Gender and Culture in American Society
Are you male or female? How do you know? When you were a baby, did your parents dress you in pink or blue? Who dressed you, fed you, changed your diapers—your mother or father? Who is/are the wage-earner(s) in your family? And do you live with your mother and father or is your family structured another way? Do you know how to behave in a typically masculine/feminine way? Why do we have stereotypes about girls who play football and guys who do gymnastics? Is Belle a bad role model? Is Anakin a good role model? What are the advantages to these gender roles? What are the disadvantages?
Gender theorists point to the variations in gender roles observed among different cultures in arguing that gender—our masculinity or femininity—is a social construct rather than an innate biological characteristic. Because there is no universal “right” way to be a man or a woman, they argue that our ways of “doing gender” are shaped by social cues and influences.
As we explore questions like the ones I posed above, questions of family structures, of social cues about what is masculine and what is feminine, of wages and leisure activities, we will analyze cultural norms that dictate appropriate behavior—in other words, we will do “gender studies.”
Gender studies is an interdisciplinary academic field that explores questions like those above and many more! Drawing on scholarship from fields as diverse as literature and sociology, psychology and anthropology, theology and biology, history and political science, business/marketing and philosophy, among others, gender theorists explore the ways that we live as gendered, embodied people. Gendered research considers how we understand gender and how society enforces, supports, or impedes this understanding.
In this seminar, we explore some contemporary gender issues. While our case studies primarily focus on American society, I follow students’ interests in exploring international issues as well, to the extent possible given the timeframe of the course. Topics discussed might include: the Disney Princess phenomenon, media activism like the #antifeminist or Bring Back Our Girls campaigns, cyber-bullying, treatment of female candidates in election seasons, the gendering of toys, domestic violence in dating relationships, body image expectations, gender nonconforming youth, and gendered roles within family structures.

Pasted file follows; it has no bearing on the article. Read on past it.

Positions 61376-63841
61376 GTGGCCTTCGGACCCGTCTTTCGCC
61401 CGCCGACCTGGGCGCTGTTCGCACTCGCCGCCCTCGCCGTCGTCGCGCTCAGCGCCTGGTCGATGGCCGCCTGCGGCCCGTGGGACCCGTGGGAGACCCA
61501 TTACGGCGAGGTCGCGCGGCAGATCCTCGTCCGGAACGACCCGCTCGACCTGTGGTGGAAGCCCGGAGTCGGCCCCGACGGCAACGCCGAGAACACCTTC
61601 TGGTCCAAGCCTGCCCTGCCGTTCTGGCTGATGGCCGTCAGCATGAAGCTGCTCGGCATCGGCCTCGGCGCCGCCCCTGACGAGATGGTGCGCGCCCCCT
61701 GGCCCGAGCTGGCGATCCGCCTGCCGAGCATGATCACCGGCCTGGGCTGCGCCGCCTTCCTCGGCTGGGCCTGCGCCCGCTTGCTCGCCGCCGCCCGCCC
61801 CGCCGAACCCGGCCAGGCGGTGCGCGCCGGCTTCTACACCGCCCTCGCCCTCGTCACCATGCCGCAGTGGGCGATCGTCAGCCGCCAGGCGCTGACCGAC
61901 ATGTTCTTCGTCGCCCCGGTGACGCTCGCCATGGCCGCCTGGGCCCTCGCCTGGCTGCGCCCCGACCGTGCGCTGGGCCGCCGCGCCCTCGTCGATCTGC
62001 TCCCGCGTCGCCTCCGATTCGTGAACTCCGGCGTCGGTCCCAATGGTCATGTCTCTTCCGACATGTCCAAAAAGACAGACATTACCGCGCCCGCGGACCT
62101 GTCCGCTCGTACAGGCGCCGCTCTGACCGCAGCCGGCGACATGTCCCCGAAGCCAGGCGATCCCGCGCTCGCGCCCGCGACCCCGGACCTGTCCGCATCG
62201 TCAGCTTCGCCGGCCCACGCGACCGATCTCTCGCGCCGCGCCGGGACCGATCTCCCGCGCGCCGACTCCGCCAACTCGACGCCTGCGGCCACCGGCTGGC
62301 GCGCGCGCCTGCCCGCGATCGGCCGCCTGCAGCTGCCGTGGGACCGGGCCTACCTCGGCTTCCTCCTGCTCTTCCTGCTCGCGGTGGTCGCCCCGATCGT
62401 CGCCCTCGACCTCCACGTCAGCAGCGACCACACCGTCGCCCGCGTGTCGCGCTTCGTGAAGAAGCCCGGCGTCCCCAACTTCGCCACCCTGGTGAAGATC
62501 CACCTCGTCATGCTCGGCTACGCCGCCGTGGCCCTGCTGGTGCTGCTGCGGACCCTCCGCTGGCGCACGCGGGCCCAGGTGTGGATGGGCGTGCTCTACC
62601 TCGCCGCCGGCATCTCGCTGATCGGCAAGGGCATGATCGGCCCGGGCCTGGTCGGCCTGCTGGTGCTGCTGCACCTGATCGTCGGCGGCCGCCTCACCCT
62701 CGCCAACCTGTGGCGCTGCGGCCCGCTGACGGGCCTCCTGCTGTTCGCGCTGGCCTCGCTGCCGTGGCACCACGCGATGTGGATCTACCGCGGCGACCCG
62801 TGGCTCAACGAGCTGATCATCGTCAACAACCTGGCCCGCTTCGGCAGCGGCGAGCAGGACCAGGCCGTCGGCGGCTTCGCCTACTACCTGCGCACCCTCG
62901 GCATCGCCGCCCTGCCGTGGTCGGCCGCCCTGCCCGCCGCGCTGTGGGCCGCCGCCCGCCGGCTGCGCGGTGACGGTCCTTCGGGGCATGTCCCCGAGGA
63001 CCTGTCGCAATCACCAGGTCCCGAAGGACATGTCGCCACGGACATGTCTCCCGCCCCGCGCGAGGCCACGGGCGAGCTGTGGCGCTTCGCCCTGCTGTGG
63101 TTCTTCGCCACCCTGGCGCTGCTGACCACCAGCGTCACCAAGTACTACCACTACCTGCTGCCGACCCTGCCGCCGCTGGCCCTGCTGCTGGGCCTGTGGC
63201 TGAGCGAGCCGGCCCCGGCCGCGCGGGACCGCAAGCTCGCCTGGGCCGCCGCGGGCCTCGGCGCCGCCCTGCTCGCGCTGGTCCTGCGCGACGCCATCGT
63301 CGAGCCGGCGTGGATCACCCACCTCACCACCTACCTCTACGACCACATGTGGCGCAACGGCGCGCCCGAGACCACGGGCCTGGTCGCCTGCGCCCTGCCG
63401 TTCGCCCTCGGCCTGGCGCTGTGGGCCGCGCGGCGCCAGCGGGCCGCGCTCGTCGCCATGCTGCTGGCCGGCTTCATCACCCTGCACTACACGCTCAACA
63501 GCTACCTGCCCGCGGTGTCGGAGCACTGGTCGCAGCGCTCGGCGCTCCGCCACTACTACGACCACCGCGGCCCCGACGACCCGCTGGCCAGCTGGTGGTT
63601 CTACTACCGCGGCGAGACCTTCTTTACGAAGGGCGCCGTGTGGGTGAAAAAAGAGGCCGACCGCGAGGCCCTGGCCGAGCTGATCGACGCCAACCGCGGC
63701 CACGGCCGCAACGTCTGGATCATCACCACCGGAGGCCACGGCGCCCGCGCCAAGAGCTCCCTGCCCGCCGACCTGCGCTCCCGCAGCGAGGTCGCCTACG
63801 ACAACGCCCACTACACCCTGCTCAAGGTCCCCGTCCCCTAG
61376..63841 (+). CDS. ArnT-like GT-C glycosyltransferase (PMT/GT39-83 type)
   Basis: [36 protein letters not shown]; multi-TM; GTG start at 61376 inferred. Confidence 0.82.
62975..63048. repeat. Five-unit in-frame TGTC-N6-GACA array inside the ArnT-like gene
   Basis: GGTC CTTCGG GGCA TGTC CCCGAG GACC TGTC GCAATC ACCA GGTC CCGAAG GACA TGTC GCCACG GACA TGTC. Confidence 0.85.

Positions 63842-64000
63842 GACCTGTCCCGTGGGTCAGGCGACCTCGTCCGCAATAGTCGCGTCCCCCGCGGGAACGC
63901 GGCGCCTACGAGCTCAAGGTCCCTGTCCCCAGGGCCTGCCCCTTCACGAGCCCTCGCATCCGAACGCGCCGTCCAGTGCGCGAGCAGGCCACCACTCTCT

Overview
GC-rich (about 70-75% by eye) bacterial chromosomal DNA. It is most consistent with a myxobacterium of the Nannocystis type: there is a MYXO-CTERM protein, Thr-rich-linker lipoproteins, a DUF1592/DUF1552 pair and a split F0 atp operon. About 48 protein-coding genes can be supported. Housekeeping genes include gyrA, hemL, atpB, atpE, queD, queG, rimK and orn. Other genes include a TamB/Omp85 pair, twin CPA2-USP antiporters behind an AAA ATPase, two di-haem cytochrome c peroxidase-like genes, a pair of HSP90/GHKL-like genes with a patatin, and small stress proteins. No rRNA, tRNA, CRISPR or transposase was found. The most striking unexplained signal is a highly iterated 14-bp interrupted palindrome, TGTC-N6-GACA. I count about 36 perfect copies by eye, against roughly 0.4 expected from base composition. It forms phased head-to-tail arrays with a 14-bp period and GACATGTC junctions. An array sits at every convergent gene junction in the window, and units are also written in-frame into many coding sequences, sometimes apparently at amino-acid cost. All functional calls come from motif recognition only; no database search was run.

We will address the questions of how “woman”/“the feminine” and “man”/“the masculine” have been known, represented, created, and understood in our cultural system. In the process, we will explore the relationship between popular culture and gender, as well as how the media constructs gender and how those constructions become cultural norms and mores.
Class time will consist of a mix of lectures, discussion sessions, visits from Notre Dame professors working on gender-related research, and media analysis (i.e. television/movie/magazine/advertisements).
Learning Outcomes Students will develop a deeper awareness of the gendered society in which we live, including the norms and values associated with each gender and how these affect personal life choices and social status.
Students will develop a basic understanding of current theoretical explanations of gender, including femininity, masculinity, sexualities, patriarchy, and feminism.
Students will learn and practice the methodological tools of social science inquiry, including ethnographic research, participant observation, close reading skills, and interview techniques.
Students will develop and apply critical reading and analysis skills to media and literature. The media that saturate our society provide excellent examples of gender norms and stereotypes, and function as important socialization agents; we will frequently draw on examples from the media for our discussions about contemporary gender issues. In investigating how gender is defined and replicated by the media, students also critically analyze the effect of popular culture on their own lives.
Dr. Pamela Wynne Butler
Dr. Pamela Wynne Butler is the visiting associate director and director of Undergraduate studies in the Gender Studies Program at Notre Dame.
Dr. Butler holds a Ph.D. in American Studies with a graduate minor in gender, women, and sexuality studies, from the University of Minnesota, and has been teaching in the field of gender studies since 2003. Her areas of expertise include post/feminist pop culture; U.S. histories of gender, sexuality, and empire; feminist political economy; and the carceral state.
In addition to her administrative and advising work in Gender Studies, Dr. Butler teaches Introduction to Gender Studies, as well as courses on such varied topics as prisons, marriage, popular culture, and the history of handcrafts. Her scholarly work focuses on the histories of race and sexuality in popular and public cultures in the United States. She is currently researching a book on the political history of knitting in the United States since the mid-nineteenth century, emphasizing the ways in which domestic handcrafts have produced diverse racial and sexual subjectivities through such sites as the home, the prison, the museum, and the global economy.